Canadian Magazine Industry News
7 May 2009,     TORONTO
How magazines can go from print to digital
For many in the publishing industry, the thought of paper magazines disappearing sends chills down the spine. But according to Campion Primm, creative director of the California-based digital-only women’s magazine, VivMag, publishers who refuse to embrace today’s new technologies are setting themselves up for a very difficult tomorrow.

Campion Primm
“This is not a question of do you like your website versus your magazine,” Primm said yesterday during his keynote speech at Paper to Pixels, an event co-hosted by Masthead, Design Edge Canada and Adobe. “The question is: What is the magazine of the future? In my mind, the magazine of the future is probably not going to be associated with paper.”

Primm wowed the room full of graphic designers, art directors, publishers and magazine industry people with interactive quizzes and multimedia samples from the latest issue of Viv. Much of the publication’s success is due to its use of interactive elements, which allow readers to participate in the magazine, Primm said. “To have someone interact with your page is going to give them more than if they just read it.”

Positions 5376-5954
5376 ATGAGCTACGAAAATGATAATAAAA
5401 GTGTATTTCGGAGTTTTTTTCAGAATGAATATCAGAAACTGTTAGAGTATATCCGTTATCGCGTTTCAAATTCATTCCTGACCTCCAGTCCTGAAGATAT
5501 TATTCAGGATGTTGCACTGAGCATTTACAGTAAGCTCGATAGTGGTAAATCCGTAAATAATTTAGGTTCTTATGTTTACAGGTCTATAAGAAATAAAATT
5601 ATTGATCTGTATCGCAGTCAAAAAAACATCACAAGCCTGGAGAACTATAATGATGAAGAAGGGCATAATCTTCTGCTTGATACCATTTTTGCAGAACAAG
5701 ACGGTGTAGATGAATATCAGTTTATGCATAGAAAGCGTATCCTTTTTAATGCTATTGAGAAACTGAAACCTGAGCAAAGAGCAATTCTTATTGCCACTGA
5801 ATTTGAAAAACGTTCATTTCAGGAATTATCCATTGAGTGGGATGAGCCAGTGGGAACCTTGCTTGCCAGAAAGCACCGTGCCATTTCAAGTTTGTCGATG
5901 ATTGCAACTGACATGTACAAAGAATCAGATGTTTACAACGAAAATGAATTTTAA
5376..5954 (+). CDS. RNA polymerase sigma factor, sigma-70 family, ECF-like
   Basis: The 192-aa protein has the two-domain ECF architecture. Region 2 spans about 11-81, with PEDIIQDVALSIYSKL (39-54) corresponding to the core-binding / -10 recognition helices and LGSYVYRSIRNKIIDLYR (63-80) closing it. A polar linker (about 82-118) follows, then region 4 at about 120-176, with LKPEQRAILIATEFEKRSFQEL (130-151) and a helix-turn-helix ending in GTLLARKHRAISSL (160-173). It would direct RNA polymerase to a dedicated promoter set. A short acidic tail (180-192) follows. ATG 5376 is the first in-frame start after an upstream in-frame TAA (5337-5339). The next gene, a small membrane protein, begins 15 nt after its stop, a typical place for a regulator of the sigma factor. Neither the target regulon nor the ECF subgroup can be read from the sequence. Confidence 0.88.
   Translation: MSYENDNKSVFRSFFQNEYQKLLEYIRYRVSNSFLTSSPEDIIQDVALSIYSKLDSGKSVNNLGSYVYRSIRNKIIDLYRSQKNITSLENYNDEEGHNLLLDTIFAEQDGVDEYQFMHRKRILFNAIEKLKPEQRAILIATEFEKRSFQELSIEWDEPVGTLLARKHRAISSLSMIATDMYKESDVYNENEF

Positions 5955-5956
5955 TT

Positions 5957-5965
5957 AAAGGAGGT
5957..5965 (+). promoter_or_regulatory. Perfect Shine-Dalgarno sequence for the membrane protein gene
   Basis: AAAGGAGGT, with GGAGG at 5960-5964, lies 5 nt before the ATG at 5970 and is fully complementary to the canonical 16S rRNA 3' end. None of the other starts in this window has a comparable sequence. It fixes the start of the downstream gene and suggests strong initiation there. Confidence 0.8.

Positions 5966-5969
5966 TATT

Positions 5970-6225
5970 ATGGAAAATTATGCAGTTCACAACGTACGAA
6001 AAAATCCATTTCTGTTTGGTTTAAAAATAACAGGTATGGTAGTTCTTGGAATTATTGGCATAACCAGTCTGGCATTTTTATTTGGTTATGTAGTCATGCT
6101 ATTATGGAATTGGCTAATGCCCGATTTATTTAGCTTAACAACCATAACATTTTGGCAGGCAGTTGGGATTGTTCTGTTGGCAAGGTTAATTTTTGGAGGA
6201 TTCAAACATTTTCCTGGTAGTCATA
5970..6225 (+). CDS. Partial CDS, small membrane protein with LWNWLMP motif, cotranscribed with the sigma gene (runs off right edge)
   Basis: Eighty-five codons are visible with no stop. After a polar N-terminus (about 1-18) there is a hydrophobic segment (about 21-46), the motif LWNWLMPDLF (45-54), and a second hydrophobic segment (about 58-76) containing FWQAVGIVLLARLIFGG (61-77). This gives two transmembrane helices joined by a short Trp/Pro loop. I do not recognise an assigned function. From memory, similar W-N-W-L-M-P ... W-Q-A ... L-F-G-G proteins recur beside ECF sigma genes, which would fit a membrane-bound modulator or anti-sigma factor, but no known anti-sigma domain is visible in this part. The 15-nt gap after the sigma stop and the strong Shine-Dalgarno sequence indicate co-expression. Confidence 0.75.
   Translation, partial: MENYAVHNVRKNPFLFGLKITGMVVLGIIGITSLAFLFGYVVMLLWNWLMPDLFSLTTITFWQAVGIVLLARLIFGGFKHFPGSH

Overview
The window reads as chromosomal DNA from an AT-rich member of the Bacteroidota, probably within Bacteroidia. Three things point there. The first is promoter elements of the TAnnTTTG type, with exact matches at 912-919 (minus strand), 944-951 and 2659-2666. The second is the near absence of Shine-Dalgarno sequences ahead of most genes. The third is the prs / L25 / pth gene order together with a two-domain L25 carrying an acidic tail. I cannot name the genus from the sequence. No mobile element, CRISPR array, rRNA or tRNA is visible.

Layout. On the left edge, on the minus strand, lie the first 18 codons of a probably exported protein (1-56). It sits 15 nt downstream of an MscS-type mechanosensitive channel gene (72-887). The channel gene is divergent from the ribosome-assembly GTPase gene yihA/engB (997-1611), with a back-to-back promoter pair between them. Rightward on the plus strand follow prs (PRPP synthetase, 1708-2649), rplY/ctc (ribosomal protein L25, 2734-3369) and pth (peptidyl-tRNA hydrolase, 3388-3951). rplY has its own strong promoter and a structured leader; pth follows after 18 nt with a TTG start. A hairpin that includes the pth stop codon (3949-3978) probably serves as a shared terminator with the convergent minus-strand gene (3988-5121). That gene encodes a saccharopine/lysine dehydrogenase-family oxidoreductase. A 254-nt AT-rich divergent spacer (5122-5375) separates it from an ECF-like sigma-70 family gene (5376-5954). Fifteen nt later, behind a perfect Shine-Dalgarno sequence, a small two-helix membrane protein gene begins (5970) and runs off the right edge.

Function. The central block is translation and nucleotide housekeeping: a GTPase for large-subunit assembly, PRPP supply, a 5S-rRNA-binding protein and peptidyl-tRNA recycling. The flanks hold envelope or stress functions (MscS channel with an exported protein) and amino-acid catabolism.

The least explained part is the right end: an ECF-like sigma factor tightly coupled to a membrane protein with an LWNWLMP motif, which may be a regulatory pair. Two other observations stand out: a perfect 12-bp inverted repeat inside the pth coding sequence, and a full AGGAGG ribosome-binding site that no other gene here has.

A digital magazine that people actually pay for? A subscription to Viv costs $36.
Viv
is not just a magazine website, nor is it a run-of-the-mill digital edition that essentially replicates a print magazine. Instead, the publication is created and designed specifically for the digital edition medium, with Primm, as creative director, capitalizing on the opportunities provided (animation, video, embedded links) while looking to resolve the problems associated with digital editions (primarily related to navigation). “When you zoom in [on a digital edition], you push off your advertiser,” Primm said. “Your advertiser is not going to pay for that.”

Primm's keynote was followed by a discussion between art directors, where the panelists all seemed to agree that when it comes to designing for the Web the bottom line—as usual—is money. “We can do anything with the Web. Anything is possible,” said Malcolm Brown, art director for the now online-only Unlimited magazine. “It comes down to funding. If you want to put the Web on a high standard, it needs to be financed.”
— Christal Gardiola And Lora Grady
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